There are so many decisions to make and steps to take as new parents. After you decide on home birth versus hospital and breast versus bottle, you’ll be updating your insurance policies and setting up a new budget that accounts for college savings.
It’s a lot, and the common thread is that we all want to provide our children with the best that we can manage. That includes the very best care possible. Sometimes, jobs or other obligations keep us from being there to personally handle Mom and Dad duties. We might call on family members or friends to help out but they can’t always pitch in. So what do you do? You turn to the pros.
Hiring a nanny or au pair is one option; daycare is another. Childcare isn’t always an easy choice. The best option needs to fit your budget, obviously. Besides that, you want to feel good about who you’re trusting with your children’s mental, emotional and physical well-being.
Nannies, au pairs and daycares all have pros and cons. Here’s what to consider as you compare them.
1. Define your expectations for care
No one knows better than you what kind of care your child needs. Before you start shopping around for a nanny or daycare, get clear on what you expect them to deliver.
For instance, you might want your kiddo to have one-on-one attention or be in familiar surroundings. Those are things a nanny or live-in au pair could offer.
Megan Thornburgh, director of community outreach & communications for the Happy Bambino, a Madison, Wisconsin-based parenting resource center, says in-home care has other advantages as well.
“Children can sleep in instead of getting up early, they have all their own toys and the comforts of home,” she says, and “parents have more control over what’s fed to their children. Since there’s one individual taking care of children, there’s a smaller adult to child ratio.”
Having one dedicated caregiver could make it easier for your child to bond with that person. When your child has a close connection with his caregiver it can make the times when you’re apart less stressful for everyone.
Forming those bonds may not be as easy in a daycare where lots of other children need attention, too. The upside of daycare, however, is that your littles get to play with other kids regularly. And many daycares now offer classes, field trips, and other special activities to foster early learning.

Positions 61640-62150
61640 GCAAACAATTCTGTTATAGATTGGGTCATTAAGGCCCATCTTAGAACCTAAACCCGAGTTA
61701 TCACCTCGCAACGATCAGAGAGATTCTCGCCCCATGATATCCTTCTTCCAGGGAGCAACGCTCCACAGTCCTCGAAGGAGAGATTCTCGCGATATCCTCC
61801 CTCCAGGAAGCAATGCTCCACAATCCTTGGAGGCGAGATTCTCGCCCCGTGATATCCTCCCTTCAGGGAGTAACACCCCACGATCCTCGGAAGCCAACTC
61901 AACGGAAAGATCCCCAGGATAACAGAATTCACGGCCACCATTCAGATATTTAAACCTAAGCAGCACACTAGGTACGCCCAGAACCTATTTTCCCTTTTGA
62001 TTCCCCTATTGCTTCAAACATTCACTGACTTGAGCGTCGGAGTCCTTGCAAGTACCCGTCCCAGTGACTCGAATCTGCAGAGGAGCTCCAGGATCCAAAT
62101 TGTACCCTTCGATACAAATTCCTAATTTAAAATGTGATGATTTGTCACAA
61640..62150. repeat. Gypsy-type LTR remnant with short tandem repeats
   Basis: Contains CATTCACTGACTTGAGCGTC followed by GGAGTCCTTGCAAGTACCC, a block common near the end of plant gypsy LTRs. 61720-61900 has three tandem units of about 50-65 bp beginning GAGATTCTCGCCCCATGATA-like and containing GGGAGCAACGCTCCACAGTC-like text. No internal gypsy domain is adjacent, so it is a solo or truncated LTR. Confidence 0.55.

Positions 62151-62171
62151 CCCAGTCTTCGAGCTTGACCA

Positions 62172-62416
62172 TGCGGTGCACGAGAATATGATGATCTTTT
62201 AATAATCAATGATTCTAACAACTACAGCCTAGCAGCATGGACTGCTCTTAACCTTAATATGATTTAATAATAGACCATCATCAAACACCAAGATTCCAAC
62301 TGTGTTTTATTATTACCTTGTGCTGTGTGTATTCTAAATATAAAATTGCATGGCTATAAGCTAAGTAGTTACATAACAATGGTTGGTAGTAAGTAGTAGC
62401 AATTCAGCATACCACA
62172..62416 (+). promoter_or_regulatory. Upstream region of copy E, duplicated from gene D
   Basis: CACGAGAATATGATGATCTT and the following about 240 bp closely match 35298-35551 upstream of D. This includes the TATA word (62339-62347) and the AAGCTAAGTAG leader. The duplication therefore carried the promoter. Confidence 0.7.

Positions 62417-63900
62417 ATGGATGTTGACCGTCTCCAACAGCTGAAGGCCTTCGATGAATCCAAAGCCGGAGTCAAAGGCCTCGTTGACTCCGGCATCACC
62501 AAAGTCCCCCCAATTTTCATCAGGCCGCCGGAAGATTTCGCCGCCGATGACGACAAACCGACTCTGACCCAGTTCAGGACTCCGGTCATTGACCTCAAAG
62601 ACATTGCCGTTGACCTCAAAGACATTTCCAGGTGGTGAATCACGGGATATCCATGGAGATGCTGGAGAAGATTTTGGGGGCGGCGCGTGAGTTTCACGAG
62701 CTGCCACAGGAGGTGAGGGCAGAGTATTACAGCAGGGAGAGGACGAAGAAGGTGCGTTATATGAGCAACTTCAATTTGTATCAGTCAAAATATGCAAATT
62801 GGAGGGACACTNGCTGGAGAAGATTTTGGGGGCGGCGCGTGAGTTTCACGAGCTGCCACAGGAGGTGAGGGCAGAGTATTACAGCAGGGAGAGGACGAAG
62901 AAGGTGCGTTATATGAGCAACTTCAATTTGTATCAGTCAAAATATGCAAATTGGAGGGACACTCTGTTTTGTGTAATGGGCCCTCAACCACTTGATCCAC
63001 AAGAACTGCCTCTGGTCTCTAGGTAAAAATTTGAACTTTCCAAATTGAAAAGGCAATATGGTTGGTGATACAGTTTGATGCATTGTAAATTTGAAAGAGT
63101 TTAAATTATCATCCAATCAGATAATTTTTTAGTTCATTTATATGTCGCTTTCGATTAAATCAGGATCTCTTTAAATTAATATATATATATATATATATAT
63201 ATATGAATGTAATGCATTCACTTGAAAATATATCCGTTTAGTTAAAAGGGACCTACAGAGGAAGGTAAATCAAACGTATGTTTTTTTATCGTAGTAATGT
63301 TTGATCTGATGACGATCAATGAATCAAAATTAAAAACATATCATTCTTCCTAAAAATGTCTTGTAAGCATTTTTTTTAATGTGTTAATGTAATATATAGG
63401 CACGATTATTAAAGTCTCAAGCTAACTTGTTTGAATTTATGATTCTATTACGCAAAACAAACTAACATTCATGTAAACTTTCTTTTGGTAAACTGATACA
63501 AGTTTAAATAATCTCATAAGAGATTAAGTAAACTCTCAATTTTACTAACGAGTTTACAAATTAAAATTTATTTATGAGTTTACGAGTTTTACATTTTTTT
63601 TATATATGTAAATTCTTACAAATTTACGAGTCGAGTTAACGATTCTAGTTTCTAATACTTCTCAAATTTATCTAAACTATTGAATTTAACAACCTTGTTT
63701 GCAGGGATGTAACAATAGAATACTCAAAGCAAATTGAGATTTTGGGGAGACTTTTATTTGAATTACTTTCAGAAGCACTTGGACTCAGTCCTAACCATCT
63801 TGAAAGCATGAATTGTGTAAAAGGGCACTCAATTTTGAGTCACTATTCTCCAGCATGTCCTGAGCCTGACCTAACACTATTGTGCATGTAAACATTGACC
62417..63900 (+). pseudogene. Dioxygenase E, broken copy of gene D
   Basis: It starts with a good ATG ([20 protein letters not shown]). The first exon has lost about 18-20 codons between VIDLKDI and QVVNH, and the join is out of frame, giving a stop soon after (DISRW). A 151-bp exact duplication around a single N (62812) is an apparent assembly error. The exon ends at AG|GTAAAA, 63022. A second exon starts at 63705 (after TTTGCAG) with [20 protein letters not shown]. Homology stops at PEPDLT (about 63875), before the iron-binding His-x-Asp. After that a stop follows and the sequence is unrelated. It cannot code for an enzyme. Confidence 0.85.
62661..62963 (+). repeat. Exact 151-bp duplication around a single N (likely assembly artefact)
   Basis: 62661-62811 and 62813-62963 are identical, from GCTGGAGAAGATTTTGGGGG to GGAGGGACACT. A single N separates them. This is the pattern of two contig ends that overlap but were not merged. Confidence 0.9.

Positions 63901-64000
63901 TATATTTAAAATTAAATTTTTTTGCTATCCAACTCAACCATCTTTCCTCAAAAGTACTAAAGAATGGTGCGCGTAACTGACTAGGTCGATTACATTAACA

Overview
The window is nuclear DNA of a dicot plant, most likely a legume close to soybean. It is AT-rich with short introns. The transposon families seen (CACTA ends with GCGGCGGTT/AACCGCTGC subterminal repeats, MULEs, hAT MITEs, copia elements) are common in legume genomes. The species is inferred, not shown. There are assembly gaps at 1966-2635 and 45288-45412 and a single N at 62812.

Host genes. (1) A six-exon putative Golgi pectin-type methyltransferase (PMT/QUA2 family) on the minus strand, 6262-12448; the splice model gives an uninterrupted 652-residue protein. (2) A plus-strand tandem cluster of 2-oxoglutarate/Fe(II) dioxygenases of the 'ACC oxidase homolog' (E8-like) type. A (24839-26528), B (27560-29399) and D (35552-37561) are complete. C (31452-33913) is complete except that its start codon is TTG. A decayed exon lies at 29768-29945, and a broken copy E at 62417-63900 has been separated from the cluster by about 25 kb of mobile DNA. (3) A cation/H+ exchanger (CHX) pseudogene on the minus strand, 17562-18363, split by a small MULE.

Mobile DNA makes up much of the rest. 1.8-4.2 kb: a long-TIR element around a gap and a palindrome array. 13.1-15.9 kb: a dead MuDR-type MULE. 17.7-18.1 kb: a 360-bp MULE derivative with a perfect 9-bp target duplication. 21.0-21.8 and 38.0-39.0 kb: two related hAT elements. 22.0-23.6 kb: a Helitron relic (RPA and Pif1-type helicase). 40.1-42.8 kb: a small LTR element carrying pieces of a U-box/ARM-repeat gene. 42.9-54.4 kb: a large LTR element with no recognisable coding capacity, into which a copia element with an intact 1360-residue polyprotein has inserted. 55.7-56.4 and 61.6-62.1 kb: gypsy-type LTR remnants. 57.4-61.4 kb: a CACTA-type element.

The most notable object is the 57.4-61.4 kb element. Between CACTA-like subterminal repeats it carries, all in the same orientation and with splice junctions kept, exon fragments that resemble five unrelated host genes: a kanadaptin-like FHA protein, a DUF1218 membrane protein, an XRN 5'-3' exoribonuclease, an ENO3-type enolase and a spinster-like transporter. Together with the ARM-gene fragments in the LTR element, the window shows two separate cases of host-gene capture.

Depending on who you hire, a nanny or au pair can also help educate. For example, photographer Kino Alyse did a stint as a live-in au pair for an Italian family. She looked after the children and the house but says her most important duties centered around teaching her young charges English.
2. Consider your comfort level for in-home care
Your child’s comfort comes first but as the parent, you also need to be mentally and emotionally okay with the care situation you choose. There’s a big difference between having a nanny or au pair in your home on a regular basis and taking your child somewhere else for care.
Alyse says there can be problems when you and your nanny or au pair don’t mesh, either on a professional or a personal level. Besides caring for your kids “they also live their own lives and have their own goals, which might interfere with your expectations,” she says.
Privacy is also an issue. You want to maintain your privacy in your home obviously, but your au pair or nanny needs her privacy as well. In Alyse’s case, there was a clear rule: if she was in her room with the door closed she wasn’t to be disturbed. The advantage of setting that boundary early on was that “it evolved into a more relaxed rule as we got closer.”
That doesn’t mean there weren’t clashes from time to time over a messy room or dirty dishes. Alyse said she learned just how important good communication was during her time as an au pair, and the need to be understanding and patient. As the parent (and your nanny or au pair’s employer) you should be able to exercise those same qualities yourself.
Here’s something else to think about. Au pairs are regulated by the U.S. State Department and have to meet minimum requirements to qualify. There are no legal requirements to be a nanny. It’s up to you to screen a prospective nanny’s background, education and credentials to make sure they’re credible.
3. Flexibility and scheduling matter
One of the biggest challenges with childcare is making sure it fits your schedule. A nanny can offer maximum flexibility, says Elizabeth Malson, president of Amslee Institute, a licensed online technical school for professional nannies.